What the Rest of Us Can Glean from the New York Times Innovation Report

The journalism world was all atwitter about the NYT Innovation Report.

The journalism world was all atwitter about the NYT Innovation Report.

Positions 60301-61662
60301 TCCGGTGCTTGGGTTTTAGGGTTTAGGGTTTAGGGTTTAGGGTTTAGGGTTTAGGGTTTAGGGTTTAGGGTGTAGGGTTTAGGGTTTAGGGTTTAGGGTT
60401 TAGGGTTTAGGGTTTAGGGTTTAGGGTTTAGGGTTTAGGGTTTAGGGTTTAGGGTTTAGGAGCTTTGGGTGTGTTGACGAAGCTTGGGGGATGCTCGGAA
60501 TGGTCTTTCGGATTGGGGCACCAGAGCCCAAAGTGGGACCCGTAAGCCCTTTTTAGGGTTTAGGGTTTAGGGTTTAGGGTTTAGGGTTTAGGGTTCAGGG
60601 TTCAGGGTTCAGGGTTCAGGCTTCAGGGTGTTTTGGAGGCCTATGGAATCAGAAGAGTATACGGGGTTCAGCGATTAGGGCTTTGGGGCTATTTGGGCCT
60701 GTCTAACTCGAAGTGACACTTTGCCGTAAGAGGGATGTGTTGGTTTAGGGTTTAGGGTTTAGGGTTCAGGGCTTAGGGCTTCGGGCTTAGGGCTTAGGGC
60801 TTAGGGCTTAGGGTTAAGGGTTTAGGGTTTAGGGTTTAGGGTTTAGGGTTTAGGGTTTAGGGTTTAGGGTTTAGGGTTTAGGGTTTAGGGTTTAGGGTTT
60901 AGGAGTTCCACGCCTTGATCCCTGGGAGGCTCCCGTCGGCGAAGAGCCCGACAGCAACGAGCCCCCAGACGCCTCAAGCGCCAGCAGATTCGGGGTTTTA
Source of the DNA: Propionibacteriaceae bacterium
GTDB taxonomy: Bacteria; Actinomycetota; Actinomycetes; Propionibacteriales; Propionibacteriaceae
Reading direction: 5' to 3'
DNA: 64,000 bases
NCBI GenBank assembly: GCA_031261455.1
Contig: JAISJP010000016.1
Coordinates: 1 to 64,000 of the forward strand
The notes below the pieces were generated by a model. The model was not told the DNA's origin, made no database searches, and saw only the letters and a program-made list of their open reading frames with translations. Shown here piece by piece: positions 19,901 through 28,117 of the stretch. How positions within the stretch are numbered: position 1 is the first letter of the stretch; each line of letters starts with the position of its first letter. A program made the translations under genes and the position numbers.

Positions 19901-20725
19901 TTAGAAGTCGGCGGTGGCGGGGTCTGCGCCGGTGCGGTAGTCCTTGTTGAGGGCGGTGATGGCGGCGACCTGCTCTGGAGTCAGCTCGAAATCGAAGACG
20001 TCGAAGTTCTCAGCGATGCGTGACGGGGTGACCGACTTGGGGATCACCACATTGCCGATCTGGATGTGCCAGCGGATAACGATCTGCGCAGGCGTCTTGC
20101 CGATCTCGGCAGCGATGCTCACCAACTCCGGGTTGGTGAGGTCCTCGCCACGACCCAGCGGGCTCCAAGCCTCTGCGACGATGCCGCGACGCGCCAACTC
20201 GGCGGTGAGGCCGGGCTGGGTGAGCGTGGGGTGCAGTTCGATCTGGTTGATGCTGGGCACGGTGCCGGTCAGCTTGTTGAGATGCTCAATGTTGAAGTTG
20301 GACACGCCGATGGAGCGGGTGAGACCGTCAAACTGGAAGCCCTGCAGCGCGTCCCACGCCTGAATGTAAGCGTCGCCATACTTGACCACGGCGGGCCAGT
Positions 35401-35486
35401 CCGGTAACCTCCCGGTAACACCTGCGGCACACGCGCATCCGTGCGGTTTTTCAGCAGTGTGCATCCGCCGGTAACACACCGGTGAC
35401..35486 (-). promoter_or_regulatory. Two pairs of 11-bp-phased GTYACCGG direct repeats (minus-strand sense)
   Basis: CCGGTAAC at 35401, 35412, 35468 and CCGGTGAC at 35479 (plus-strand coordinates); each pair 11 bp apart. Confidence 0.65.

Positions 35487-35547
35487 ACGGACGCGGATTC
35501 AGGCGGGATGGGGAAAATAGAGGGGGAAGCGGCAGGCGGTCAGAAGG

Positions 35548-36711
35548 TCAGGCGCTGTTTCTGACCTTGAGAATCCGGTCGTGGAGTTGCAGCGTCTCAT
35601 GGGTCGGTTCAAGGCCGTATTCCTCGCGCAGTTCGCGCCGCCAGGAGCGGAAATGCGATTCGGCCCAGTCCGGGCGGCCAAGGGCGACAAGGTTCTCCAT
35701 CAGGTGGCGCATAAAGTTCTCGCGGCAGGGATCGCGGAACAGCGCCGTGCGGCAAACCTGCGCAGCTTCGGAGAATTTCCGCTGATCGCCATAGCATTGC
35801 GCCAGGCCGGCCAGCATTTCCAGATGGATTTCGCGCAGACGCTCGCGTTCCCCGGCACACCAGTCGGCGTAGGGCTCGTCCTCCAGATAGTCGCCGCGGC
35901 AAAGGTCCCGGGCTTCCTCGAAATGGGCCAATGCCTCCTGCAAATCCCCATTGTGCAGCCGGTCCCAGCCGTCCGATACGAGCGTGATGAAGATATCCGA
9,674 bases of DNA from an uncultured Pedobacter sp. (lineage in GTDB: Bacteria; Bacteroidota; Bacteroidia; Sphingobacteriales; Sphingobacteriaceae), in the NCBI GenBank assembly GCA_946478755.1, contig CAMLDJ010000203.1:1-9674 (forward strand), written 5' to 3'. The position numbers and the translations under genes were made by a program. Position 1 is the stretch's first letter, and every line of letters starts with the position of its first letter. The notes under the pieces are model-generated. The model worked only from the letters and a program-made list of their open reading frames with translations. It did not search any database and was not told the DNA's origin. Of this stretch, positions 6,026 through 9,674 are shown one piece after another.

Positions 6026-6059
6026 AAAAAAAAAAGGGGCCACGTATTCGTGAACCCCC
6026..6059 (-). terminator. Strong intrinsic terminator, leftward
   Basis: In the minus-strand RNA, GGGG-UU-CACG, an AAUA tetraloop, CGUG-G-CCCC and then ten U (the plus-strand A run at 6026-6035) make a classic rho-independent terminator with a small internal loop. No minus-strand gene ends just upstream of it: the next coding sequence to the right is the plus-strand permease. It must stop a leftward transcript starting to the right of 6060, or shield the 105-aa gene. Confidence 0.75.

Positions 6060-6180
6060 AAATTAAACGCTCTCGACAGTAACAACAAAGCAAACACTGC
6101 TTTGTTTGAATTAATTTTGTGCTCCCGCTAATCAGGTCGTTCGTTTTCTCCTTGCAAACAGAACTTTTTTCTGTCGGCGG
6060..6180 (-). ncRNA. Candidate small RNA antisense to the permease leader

When the New York Times sneezes, the rest of us in journalism and publishing frantically analyze all those droplets of germy spittle in hopes diagnosing the cause. Is it a cold, an allergic reaction, an affliction giving a few industry watchers perverse pleasure, or some as-of-yet, unheard of malady sickening the Gray Lady? Accordingly, we self-appointed Fourth Estate diagnosticians heeded the call last week when we caught wind of a leaked internal document titled “The New York Times Innovation Report.” Released immediately after the dismissal of the Times’ first female editor, Jill Abramson, the report rolled out under a microscope already looking for a source of the distemper. The eyes of the world were keenly focused on the august institution, and the document—the stated mission of which was to accelerate the Times’ “transition from a newspaper that also produces a rich and impressive digital report to a digital publication that also produces a rich and impressive newspaper”—went viral. But beyond the petty schadenfreude and voyeuristic glee that some have derived from the trouble at the Times, what can the rest of us glean from this report? First, to help us understand what the report says about the industry in general, let’s put the Times’ recent performance in context. Second, we’ll summarize the report’s recommendations, and how the strategy and tactics discussed therein apply to the rest of us in journalism in general and content marketing in particular.

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